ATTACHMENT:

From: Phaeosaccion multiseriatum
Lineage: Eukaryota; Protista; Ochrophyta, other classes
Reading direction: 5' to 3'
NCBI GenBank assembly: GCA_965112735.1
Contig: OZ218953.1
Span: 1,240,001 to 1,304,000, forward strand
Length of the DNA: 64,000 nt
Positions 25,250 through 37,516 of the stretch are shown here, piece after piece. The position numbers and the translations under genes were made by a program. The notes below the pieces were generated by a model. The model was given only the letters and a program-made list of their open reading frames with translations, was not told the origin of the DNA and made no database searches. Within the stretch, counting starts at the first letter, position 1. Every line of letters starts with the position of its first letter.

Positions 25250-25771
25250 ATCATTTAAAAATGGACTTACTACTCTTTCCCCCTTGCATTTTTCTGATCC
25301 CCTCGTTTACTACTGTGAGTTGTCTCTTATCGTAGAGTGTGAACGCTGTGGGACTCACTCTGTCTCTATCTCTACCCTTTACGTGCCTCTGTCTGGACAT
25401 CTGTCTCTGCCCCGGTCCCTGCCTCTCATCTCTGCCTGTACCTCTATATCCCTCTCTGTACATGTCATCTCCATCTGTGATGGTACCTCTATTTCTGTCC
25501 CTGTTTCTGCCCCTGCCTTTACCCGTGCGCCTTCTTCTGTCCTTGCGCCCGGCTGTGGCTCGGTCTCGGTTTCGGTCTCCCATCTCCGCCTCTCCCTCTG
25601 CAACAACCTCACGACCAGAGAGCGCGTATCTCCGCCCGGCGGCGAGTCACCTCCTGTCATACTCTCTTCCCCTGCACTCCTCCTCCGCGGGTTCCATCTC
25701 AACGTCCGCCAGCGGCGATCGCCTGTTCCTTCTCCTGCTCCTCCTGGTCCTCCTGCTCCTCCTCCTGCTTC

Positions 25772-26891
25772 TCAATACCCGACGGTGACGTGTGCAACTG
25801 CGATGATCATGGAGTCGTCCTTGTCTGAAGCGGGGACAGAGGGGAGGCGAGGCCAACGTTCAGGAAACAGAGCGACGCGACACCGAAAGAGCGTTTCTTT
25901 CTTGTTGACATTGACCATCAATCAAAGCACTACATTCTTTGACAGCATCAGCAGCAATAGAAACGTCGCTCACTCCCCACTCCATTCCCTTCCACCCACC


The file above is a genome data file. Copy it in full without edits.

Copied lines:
From: Phaeosaccion multiseriatum
Lineage: Eukaryota; Protista; Ochrophyta, other classes
Reading direction: 5' to 3'
NCBI GenBank assembly: GCA_965112735.1
Contig: OZ218953.1
Span: 1,240,001 to 1,304,000, forward strand
Length of the DNA: 64,000 nt
Positions 25,250 through 37,516 of the stretch are shown here, piece after piece. The position numbers and the translations under genes were made by a program. The notes below the pieces were generated by a model. The model was given only the letters and a program-made list of their open reading frames with translations, was not told the origin of the DNA and made no database searches. Within the stretch, counting starts at the first letter, position 1. Every line of letters starts with the position of its first letter.

Positions 25250-25771
25250 ATCATTTAAAAATGGACTTACTACTCTTTCCCCCTTGCATTTTTCTGATCC
25301 CCTCGTTTACTACTGTGAGTTGTCTCTTATCGTAGAGTGTGAACGCTGTGGGACTCACTCTGTCTCTATCTCTACCCTTTACGTGCCTCTGTCTGGACAT
25401 CTGTCTCTGCCCCGGTCCCTGCCTCTCATCTCTGCCTGTACCTCTATATCCCTCTCTGTACATGTCATCTCCATCTGTGATGGTACCTCTATTTCTGTCC
25501 CTGTTTCTGCCCCTGCCTTTACCCGTGCGCCTTCTTCTGTCCTTGCGCCCGGCTGTGGCTCGGTCTCGGTTTCGGTCTCCCATCTCCGCCTCTCCCTCTG
25601 CAACAACCTCACGACCAGAGAGCGCGTATCTCCGCCCGGCGGCGAGTCACCTCCTGTCATACTCTCTTCCCCTGCACTCCTCCTCCGCGGGTTCCATCTC
25701 AACGTCCGCCAGCGGCGATCGCCTGTTCCTTCTCCTGCTCCTCCTGGTCCTCCTGCTCCTCCTCCTGCTTC

Positions 25772-26891
25772 TCAATACCCGACGGTGACGTGTGCAACTG
25801 CGATGATCATGGAGTCGTCCTTGTCTGAAGCGGGGACAGAGGGGAGGCGAGGCCAACGTTCAGGAAACAGAGCGACGCGACACCGAAAGAGCGTTTCTTT
25901 CTTGTTGACATTGACCATCAATCAAAGCACTACATTCTTTGACAGCATCAGCAGCAATAGAAACGTCGCTCACTCCCCACTCCATTCCCTTCCACCCACC